The 15 Best Dumbbell Exercises You Need for Muscle and Strength

Barbells are so, like, yesterday.

Free weights are great. They’re all the rage in commercial gyms and are the basis for multiple different strength-based sports. But when you get down into the nitty-gritty of it, you might find yourself paralyzed by the options. 

Do you base your workout around the barbell? What about kettlebells? They’re having a bit of a moment as well. And then, lined up in front of the mirror in nearly every commercial gym on the planet, stand dozens of dumbbells.

pair of gymgoers perform lunges in sync
Credit: VGstockstudio / Shutterstock

Dumbbells are one of the original tools of resistance training, and for good reason. You can put the power of changing your body (and mind) directly into each hand, and properly train every single muscle in your body as well. 

Here are some of the best exercises you can perform with a pair of dumbbells, as well as the benefits they provide. 

Best Dumbbell Exercises

Dumbbell Bench Press

If the standard push-up is a bit too easy for you, you might need to look beyond calisthenics for building up your chest

Any variation of a chest press will work just fine, but dumbbells specifically offer a few unique benefits to chest growth (and strengthening) that you can’t get from a barbell or a plate-loaded machine.

Benefits of the Dumbbell Bench Press

  • Easier to perform in a crowded facility with multiple benches.
  • Allows you to work your chest independently.
  • Provides greater freedom of movement than a barbell.

How to Do the Dumbbell Bench Press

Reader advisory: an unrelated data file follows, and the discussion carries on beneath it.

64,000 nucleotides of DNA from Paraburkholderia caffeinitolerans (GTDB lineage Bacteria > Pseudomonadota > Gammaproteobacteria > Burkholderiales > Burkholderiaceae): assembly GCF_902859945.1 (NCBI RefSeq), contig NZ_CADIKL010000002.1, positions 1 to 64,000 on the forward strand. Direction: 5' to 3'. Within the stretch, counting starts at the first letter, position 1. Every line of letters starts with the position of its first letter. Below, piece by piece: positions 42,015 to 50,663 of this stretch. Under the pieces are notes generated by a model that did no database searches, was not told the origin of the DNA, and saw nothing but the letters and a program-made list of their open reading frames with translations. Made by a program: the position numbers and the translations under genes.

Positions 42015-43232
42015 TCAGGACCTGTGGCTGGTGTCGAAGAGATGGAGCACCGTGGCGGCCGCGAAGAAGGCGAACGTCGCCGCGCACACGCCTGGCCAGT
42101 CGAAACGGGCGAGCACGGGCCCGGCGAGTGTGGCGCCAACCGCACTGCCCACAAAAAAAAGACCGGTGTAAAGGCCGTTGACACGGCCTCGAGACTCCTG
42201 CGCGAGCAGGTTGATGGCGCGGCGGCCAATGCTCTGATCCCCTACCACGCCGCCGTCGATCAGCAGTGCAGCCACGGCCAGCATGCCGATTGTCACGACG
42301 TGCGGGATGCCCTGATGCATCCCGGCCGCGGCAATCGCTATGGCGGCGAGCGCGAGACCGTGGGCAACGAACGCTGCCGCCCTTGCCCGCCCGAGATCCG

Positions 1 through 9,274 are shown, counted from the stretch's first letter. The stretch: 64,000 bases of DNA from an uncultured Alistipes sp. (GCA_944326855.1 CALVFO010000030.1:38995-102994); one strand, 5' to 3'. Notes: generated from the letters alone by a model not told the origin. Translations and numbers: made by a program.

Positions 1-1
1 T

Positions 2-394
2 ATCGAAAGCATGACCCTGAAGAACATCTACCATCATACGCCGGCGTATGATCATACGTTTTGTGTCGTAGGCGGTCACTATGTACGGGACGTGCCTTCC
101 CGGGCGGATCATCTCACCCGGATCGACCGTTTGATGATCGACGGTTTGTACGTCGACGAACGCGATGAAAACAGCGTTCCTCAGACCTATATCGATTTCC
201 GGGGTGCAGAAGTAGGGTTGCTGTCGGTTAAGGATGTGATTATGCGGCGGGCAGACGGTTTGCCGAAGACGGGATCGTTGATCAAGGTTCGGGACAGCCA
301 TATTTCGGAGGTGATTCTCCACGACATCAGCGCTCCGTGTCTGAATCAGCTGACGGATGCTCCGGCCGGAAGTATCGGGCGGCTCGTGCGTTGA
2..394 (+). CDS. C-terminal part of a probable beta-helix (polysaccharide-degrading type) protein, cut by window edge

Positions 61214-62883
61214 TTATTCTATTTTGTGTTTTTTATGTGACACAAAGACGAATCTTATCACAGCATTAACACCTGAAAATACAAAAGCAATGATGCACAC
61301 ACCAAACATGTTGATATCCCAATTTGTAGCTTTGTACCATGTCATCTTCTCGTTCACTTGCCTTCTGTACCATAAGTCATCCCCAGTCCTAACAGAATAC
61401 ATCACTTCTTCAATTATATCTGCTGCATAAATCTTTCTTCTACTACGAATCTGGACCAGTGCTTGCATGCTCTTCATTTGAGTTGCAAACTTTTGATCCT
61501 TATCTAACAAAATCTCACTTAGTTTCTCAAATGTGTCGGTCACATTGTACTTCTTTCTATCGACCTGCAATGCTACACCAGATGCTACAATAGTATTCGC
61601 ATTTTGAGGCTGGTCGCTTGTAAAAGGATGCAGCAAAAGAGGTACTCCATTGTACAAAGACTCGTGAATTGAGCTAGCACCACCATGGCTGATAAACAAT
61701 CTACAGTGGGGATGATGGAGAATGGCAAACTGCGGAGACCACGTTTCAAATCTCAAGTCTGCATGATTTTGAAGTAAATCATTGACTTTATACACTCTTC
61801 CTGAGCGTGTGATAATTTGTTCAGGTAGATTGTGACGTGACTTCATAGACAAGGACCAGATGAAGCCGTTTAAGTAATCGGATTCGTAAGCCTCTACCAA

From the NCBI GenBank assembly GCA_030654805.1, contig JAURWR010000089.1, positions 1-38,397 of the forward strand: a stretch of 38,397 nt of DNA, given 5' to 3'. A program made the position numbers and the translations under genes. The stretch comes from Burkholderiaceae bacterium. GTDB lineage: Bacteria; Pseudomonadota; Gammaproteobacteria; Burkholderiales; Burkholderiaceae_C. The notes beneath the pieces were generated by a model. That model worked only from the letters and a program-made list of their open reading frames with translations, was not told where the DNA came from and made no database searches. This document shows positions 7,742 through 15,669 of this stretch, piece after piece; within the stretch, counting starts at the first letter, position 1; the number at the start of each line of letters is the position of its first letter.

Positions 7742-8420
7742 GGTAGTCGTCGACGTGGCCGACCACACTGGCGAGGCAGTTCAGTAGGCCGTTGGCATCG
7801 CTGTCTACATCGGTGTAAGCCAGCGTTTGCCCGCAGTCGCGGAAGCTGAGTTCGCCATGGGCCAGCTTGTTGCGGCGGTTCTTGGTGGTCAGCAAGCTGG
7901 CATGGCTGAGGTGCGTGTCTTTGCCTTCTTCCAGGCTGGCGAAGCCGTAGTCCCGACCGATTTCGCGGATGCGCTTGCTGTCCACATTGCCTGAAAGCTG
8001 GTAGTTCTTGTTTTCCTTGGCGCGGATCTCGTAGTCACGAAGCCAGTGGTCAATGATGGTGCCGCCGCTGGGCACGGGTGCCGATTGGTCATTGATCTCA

Sit on the end of a weight bench with the dumbbells resting on your knees. Brace your core and lean backward onto the bench, simultaneously straightening your arms as you settle into the starting position.

From here, lower the dumbbells slowly down until they graze your chest and then return them to arm’s length.

Coach’s Tip: Press up and slightly inward.

Dumbbell Row

It may be hard to see your back without the assistance of a mirror, but, thankfully, a pair of dumbbells can help you build it just fine. The row (and its many, many variations) is a staple back exercise.

Making dumbbells your weapon of choice is wise as well — something pro physique athletes and strength enthusiasts alike are aware of.

Benefits of the Dumbbell Row

  • Can be performed safely with strict or loose form.
  • Great for lat and biceps recruitment.
  • Lets you even out any potential back imbalances.

How to Do the Dumbbell Row

Support your torso with your non-working arm and the corresponding knee on a bench. Use your working arm to grab a dumbbell and pull it up to your trunk.